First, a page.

Despite the 16-point loss to the Bulldogs on Friday night, there was plenty to take out of the game as a learning opportunity for the Pies.

Here are the 5 things that we learned from the match:

Moore's All Australian qualities on show

Darcy Moore was undoubtedly the Pies best player on Friday night, leading the team from the back half.

Under siege for a significant portion of the match, it was Moore’s dedication to the contest combined with his speed and strength that kept the Bulldogs from hitting the scoreboard more often than they did.

Quite often Moore found himself flying across a pack, diving in front of a leading Bulldogs forward, or landing a last ditch tackle.

A dimension Moore has added to his game in the past couple of seasons, has been his ability to rebound the Pies from defensive 50 into attack. This was particularly prevalent on Friday night, with multiple flourishes forward a result of Darcy springing the Pies off defensive 50.

Defence into offence

Once again it was the half-back line that generated most of the Pies’ scoring opportunities throughout the match on Friday night.

With rebounding out of defensive 50 widely considered one of the main strengths of the Collingwood side, it was no surprise when the likes of Jeremy Howe, Brayden Maynard and John Noble started to have a significant impact as the Pies wrestled for momentum.

Maynard finished with 21 touches, 18 kicks and 685 meters gained (match high).

Noble had 22 touches for the night, 18 of them being kicks and 9 contested possessions.

Crisp in the midfield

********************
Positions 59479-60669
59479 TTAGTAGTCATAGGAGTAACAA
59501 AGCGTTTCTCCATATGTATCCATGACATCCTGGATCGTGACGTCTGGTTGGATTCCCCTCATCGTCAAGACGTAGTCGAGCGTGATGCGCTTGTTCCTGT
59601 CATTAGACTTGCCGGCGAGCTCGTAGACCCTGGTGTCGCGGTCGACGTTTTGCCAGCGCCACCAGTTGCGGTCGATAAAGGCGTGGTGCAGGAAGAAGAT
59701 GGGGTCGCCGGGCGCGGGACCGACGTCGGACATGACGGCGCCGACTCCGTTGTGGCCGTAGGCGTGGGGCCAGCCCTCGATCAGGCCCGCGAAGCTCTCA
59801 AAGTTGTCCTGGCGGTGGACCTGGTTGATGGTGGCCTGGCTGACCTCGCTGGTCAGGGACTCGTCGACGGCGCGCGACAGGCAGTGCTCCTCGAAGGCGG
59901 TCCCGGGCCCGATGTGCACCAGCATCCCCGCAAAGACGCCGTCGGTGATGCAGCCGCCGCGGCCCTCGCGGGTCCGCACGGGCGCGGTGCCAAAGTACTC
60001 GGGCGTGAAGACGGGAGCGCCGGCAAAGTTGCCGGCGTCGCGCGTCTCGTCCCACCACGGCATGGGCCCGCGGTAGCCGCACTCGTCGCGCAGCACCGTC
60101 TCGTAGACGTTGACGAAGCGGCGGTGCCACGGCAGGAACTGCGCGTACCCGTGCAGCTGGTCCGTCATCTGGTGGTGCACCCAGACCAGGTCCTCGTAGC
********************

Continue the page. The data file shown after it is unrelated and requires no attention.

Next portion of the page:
Having built his career as a rebounding half-back, Jack Crisp found himself with significant midfield minutes on Friday night.

It was evident throughout the night that the Bulldogs speed and run on the outside of the contest was a significant threat. So when Bucks threw Crisp into the midfield, it helped nullify the likes of Bailey Smith and Jack Macrae.

Crisp was able to utilise his defensive awareness combined with his own speed and damaging line-breaking kick to help bolster the Collingwood midfield. Exemplified most clearly when Pendlebury handed the ball over to Crisp who launched from outside 50 to goal late in the second quarter.

Pendles up forward?

Quite often Pendlebury will find himself hovering around defensive 50 when he’s resting from the midfield, but a role in the forward line was a change up from Bucks that Pies fans don’t see very often.

Needing a spark in front of the goals, Pendlebury was sent forward in an attempt to add leadership in the forward line, while also using his experience, class and silky skills to hit the scoreboard.

The move paid off almost immediately with Pendlebury bullishly running through a tackle before handing it off to Jamie Elliott for an easy snap.

With a lot of the premier midfielders in the competition adding new dimensions to their game alongside a decrease in interchange rotations, perhaps a role in the forward line will see Pendlebury become increasingly dynamic during the 2021 season.

Finding the right forward mix

With only 7 goals for the night, it was apparent that the forward line structure struggled to function efficiently against a stringent Bulldogs backline. 

"We need to keep looking at a mix in our front half that works for us. Due to a lack of supply it’s hard to look at properly," Bucks pointed out during his post-game press conference. 

The connection between the forward and midfield lines struggled throughout the night, quite often both Mason Cox and Brody Mihocek having to support the defence, leaving a lack of marking options up the ground. 

With 6 days until a blockbuster meeting with Carlton at the MCG, the Pies don't have long to start to rework their forward structure. 

COLLINGWOOD        1.2.   4.6.   5.7.   7.11.   (53)
BULLDOGS                3.2.   6.5.   9.7.   10.9.   (69)